In one embodiment, neither the selector 14 or the indicators 16 are depressed or otherwise manipulated in order to progress from turn to turn. In such cases, the turns progress from player to player when a predetermined or selected period of time has expired. Such time periods are programmable into the control circuit 18, input by the players, and the like. The time limitation option is able to add further excitement and perhaps difficulty to game play. Also, in one embodiment, after one turn has been indicated but prior to the next turn being awarded, the indicators 16 flash on and off, light sequentially, randomly illuminate, and the like to indicate the that game player selection device 10 is “thinking” about the next turn to be given out. In one embodiment, the indicators 16 flash at, for example, an increasing rate as the current player's turn gets closer to expiring to warn the player of the soon to expire time limit.

When the random operating mode is selected, the player selected indicators 16 are randomly illuminated by the control circuit 18. After each player's turn is completed by depressing the selector 14, any one of the plurality of indicators can be illuminated, including the indicator that was most recently deactivated. In other words, during game play one of the players may get two or even more turns in a row. As those skilled in the art will recognize, one player may be awarded a disproportionately increased or decreased number of turns during any given period of time. Unlike the sequential operating mode, the random mode is meant to be completely unpredictable. As a result, the game selection device 10 can furnish a unique twist to many existing games, especially those requiring a fair amount of strategy to win.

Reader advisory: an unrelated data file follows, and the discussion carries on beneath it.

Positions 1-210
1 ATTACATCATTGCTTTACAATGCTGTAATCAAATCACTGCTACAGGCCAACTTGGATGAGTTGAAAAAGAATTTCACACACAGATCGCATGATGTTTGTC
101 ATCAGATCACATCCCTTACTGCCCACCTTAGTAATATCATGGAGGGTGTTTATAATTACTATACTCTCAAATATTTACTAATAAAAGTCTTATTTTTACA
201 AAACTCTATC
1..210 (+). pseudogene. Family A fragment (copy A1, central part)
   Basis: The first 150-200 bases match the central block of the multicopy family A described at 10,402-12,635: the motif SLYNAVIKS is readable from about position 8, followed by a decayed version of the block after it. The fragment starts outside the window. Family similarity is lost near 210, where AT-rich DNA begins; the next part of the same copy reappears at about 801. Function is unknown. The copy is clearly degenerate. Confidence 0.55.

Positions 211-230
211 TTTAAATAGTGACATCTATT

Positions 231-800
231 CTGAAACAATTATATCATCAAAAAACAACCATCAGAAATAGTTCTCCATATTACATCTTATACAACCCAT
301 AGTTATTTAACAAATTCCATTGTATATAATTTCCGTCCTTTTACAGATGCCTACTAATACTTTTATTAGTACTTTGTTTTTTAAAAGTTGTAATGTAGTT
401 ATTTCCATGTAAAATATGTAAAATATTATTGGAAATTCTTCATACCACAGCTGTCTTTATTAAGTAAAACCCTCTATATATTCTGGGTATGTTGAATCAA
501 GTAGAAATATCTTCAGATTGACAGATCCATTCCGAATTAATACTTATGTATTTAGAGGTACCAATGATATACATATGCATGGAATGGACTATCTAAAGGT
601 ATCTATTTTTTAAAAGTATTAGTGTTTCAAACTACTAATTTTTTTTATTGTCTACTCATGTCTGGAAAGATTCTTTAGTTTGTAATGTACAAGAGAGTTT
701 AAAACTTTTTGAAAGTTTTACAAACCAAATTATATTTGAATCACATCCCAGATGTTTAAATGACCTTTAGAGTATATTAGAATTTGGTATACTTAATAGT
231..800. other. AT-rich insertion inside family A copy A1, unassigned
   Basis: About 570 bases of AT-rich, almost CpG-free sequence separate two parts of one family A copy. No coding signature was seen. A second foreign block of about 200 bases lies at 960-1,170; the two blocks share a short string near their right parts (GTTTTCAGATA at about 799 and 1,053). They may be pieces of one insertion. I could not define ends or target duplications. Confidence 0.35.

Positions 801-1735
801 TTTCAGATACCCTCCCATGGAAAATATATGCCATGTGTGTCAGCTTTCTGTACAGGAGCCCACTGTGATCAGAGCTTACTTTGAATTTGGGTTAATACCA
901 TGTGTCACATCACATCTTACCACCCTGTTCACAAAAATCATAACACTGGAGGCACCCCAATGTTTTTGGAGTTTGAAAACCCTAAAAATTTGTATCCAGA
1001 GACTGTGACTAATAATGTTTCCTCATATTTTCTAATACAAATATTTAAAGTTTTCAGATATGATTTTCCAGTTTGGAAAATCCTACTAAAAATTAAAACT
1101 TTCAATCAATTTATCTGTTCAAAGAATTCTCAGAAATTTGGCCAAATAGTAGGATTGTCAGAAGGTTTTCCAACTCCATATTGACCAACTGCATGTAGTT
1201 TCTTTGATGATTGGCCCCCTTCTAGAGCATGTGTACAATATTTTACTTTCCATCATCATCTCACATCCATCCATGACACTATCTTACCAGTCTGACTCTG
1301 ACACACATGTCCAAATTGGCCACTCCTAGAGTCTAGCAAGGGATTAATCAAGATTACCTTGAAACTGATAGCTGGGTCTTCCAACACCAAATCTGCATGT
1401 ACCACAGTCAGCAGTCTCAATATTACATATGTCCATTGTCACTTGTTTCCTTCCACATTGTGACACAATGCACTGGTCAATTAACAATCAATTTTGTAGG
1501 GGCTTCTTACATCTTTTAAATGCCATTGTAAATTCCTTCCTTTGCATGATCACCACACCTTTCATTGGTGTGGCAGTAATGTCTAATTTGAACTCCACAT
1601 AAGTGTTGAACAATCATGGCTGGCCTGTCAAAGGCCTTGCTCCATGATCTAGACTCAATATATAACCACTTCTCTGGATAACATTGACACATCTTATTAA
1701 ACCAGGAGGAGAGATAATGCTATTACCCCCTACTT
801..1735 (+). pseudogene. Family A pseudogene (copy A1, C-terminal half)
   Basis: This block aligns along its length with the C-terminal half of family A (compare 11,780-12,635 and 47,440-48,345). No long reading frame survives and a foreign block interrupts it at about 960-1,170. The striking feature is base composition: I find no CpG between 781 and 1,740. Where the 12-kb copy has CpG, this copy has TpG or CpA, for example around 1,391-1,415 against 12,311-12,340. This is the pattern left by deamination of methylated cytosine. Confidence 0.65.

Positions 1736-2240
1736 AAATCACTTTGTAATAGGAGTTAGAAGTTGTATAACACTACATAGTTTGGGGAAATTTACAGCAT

Still further, when the random but fair mode is activated, the player selected indicators 16 are made to illuminate on a quasi-random or somewhat random basis. In particular, after a player has taken a turn and the indicator 16 has been turned off, that player's particular indicator is not illuminated again until each other player has also been given a turn during that “round” of play. By way of example, in a game with five players, after a first indicator 16 is turned on and the player takes his or her turn, that indicator is temporarily disabled by the control circuit 18. The control circuit 18 then randomly selects from the four remaining active indicators (i.e., the eligible indicators). After the next indicator is chosen and that player moves, that indicator is likewise eliminated from consideration and the control circuit 18 selects from the remaining three active indicators.

This elimination and random selection procedure continues until each indicator 16 has been randomly chosen once. Thereafter, all of the indicators 16 are reactivated for a new round of play and the random but fair process starts again. While the random aspect of this mode keeps the game exciting, this mode ensures that the game remains fair since each player receives one and only one turn before any player receives a second turn.

An illustration of how one round of the above-noted random but fair play might occur is collectively illustrated in FIGS. 3A-E. Because only five players are playing the game, only five of the indicators, which are denoted 16 a-e, are illustrated on the game player selection device 10. To begin, one of the indicators 16 a-e is randomly selected. In this example, assume that the first randomly selected indicator happens to be indicator 16 b. Because indicator 16 b was chosen, that indicator is illuminated as illustrated in FIG. 3A and the corresponding player takes his turn. After that player has made his move, indicator 16 b is extinguished and eliminated from possible further illumination during that round of play. As a result, only indicators 16 a and 16 c-e are available to be chosen.